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Genetically Modified Mosquitoes Expected by 2033, Scientists Report Progress

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genetically modified mosquitoes expected by 2033 scientists report progress
genetically modified mosquitoes expected by 2033 scientists report progress
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In an effort to combat malaria, researchers are working on breeding genetically modified mosquitoes that will produce only male mosquitoes or males rendered infertile. The Uganda Virus Research Institute (UVRI) has revealed plans to have these genetically modified mosquitoes ready within the next ten years. This initiative is part of the Africa Target Malaria project, which the government has been pursuing since 2016 to reduce malaria-related deaths in the country.

Dr. Jonathan Kayondo, one of the researchers involved in the project, shared this information during an anti-malarial training session for journalists in Kalangala District. He mentioned that if the non-gene-drive (sterilized) mosquitoes show positive results at every stage of research, the gene-drive mosquitoes could become a reality in a decade. The purpose of the training was to bridge information gaps related to the project.

The researchers are currently developing sterile male mosquitoes incapable of fertilizing female anopheles mosquitoes, which are known to spread malaria. This approach aims to decrease the number of female malaria-spreading mosquitoes and reduce the number of female mosquito eggs laid, as natural female anopheles mosquitoes can lay up to 300 eggs. Scientists hope to introduce a gene that ensures the production of female anopheles mosquitoes from one generation to the next.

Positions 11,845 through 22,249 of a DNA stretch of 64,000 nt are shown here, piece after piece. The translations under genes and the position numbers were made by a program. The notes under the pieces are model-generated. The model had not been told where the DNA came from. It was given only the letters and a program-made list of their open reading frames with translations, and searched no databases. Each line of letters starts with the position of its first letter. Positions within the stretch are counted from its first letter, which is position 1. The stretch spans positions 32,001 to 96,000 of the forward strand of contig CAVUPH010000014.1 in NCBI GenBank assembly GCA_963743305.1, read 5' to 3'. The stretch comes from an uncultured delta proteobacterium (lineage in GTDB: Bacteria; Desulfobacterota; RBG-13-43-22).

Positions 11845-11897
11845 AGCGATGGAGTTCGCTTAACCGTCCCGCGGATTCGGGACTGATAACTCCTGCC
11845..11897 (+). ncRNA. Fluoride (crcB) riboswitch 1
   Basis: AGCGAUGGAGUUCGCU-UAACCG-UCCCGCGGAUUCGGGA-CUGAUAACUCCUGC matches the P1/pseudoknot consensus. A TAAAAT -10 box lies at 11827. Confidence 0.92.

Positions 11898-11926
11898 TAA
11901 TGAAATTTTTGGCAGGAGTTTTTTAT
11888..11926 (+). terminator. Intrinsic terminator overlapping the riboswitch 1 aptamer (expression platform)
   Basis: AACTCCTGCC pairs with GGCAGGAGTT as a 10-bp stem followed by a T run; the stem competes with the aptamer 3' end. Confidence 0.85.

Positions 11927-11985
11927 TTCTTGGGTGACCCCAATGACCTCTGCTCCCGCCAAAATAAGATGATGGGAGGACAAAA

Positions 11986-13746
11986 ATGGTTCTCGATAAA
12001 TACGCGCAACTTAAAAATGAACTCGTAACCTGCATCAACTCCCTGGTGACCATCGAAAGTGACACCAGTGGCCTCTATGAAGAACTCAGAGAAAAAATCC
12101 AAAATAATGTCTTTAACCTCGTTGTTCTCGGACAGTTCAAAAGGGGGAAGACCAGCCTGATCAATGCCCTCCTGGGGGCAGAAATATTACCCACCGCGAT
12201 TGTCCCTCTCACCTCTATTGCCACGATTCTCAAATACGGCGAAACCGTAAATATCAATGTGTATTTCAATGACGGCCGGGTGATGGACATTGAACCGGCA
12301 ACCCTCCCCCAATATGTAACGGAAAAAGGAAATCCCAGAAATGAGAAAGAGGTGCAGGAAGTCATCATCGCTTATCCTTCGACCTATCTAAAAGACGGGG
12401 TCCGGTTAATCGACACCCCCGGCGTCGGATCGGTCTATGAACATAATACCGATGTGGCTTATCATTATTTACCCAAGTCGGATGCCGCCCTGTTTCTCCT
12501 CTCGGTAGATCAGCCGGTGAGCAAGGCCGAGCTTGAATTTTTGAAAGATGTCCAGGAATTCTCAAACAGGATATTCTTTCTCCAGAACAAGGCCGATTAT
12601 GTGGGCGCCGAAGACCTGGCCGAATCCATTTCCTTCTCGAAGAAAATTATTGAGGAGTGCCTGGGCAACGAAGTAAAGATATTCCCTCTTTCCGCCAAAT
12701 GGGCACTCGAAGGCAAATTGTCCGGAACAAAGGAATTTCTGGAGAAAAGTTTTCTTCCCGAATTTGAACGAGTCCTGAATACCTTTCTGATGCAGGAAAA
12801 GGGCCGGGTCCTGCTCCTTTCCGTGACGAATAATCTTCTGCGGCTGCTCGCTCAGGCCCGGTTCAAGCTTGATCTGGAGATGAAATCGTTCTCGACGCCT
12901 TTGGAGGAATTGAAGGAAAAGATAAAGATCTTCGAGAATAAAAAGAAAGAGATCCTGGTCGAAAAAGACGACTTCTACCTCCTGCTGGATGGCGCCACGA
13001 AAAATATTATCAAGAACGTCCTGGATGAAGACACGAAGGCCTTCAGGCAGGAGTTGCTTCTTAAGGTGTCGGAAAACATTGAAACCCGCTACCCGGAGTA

The ongoing research involves the collection of mosquito species from various regions in Uganda, which are housed in the insectarium at UVRI’s headquarters in Entebbe, Wakiso District. Scientists are studying their behavior regarding human biting and mating patterns. Collaboration is also taking place with researchers from Burkina Faso, Mali, and Ghana.

In addition to genetically modified mosquitoes, traditional anti-malarial methods such as sleeping under treated mosquito nets will continue to be used. This is because natural anopheles mosquitoes will coexist with the modified ones.

Dr. Tom Lutalo, the assistant director of UVRI, emphasized the government’s close monitoring of the research to ensure compliance with Uganda’s technological laws. There is consideration of releasing large numbers of genetically modified mosquitoes into the wild to influence future generations of malaria-causing mosquitoes.

Malaria Cases: The World Health Organization reports approximately 200 million malaria-related deaths worldwide each year, with 90 percent occurring in Africa. In Uganda, Ministry of Health records show that out of every 100 individuals visiting healthcare facilities nationwide, 40 are diagnosed with malaria. Among these 40 cases, 20 result in fatalities. While malaria cases in Kalangala District are expected to be higher, underreporting is common due to limited healthcare-seeking behavior.